- Prof John Joseph Okumu, who died on July 10 after a three-year battle with prostate cancer, was stubborn and fearless to the end.
- Prof Okumu joined Moi University from the University of Dar es Salaam in Tanzania, where he had lived and taught in exile.
- Long before his death, Prof Okumu had resigned himself to a largely private life.
The life and times of Prof John Joseph Okumu, who was never afraid of voicing his opinion on Kenya’s politics
Irrepressible. There is no better word to describe a man who lived his life with the same fervour and zest that he applied to politics, a subject he breathed, lived and taught.
Prof John Joseph Okumu, who died on July 10 after a three-year battle with prostate cancer, was stubborn and fearless to the end.
Once, in the early 1990s, he even told off goons from the Special Branch unit of the police who confronted him at Moi University for entertaining opposition politicians on his farm in Songhor, Nandi County.
“I am a hard-core oppositionist. I have always been and will not change even at the pain of death. You can go and say so to whoever sent you here,” he told them.
NYAYO HOUSE TORTURE
In those days, such utterances could easily earn one a stint at the dreaded Nyayo House torture cells in Nairobi. Those were the early years of agitation for multiparty politics and the Kanu regime had spies in universities.
Prof Okumu joined Moi University from the University of Dar es Salaam in Tanzania, where he had lived and taught in exile over his political views that were at variance with those of the Jomo Kenyatta and Moi regimes. He had seen it all.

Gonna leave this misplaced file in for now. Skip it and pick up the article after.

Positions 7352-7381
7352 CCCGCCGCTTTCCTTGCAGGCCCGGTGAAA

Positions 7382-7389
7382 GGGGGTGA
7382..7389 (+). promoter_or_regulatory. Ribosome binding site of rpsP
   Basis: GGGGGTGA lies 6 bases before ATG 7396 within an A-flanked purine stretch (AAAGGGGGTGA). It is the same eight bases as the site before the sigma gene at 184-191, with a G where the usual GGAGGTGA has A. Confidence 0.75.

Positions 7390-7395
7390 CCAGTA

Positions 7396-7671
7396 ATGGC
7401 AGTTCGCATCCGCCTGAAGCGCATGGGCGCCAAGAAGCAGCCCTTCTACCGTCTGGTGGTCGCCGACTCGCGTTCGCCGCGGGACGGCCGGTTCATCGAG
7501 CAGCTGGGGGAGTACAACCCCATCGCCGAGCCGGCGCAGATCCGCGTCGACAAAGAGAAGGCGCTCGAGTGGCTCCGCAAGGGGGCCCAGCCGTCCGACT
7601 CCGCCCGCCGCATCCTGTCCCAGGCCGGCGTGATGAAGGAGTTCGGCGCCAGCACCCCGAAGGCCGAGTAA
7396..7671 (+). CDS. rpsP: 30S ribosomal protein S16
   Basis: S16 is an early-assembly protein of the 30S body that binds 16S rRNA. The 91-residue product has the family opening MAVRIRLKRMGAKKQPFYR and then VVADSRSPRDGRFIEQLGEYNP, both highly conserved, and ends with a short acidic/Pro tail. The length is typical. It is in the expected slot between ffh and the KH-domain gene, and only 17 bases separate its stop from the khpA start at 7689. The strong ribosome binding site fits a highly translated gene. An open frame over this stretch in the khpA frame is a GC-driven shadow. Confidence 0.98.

"You are babies and don't know what I went through in the sixties and seventies. You can't threaten me so many years later for no reason at all: I have a right to entertain whoever I like and choose in my home. Nobody selects friends and enemies for me,” he said.
Political science was the umbilical cord that connected Prof Okumu to the outside world. He enjoyed nothing better than analysing various regimes through history and isolating key characteristics that defined leader’s politics.
He was especially intrigued at the corrupting influence that absolute power wields over charismatic leaders.
It is hard for me to accept that he died before I could interview him for a biography I wanted to write on his life, but I can still reflect on our many interactions on the main campus of Moi University in Eldoret.
Like when I asked him if he could recollect a famous public lecture he once delivered that described Jomo Kenyatta as Kenya's last colonial governor.
He laughed. “What has changed except the skin colour in State House?”
He felt that despite achieving independence, gaining a national flag and ‘Africanising’ the political leadership, nothing had really changed because the new leadership maintained the colonial ideology on how to rule.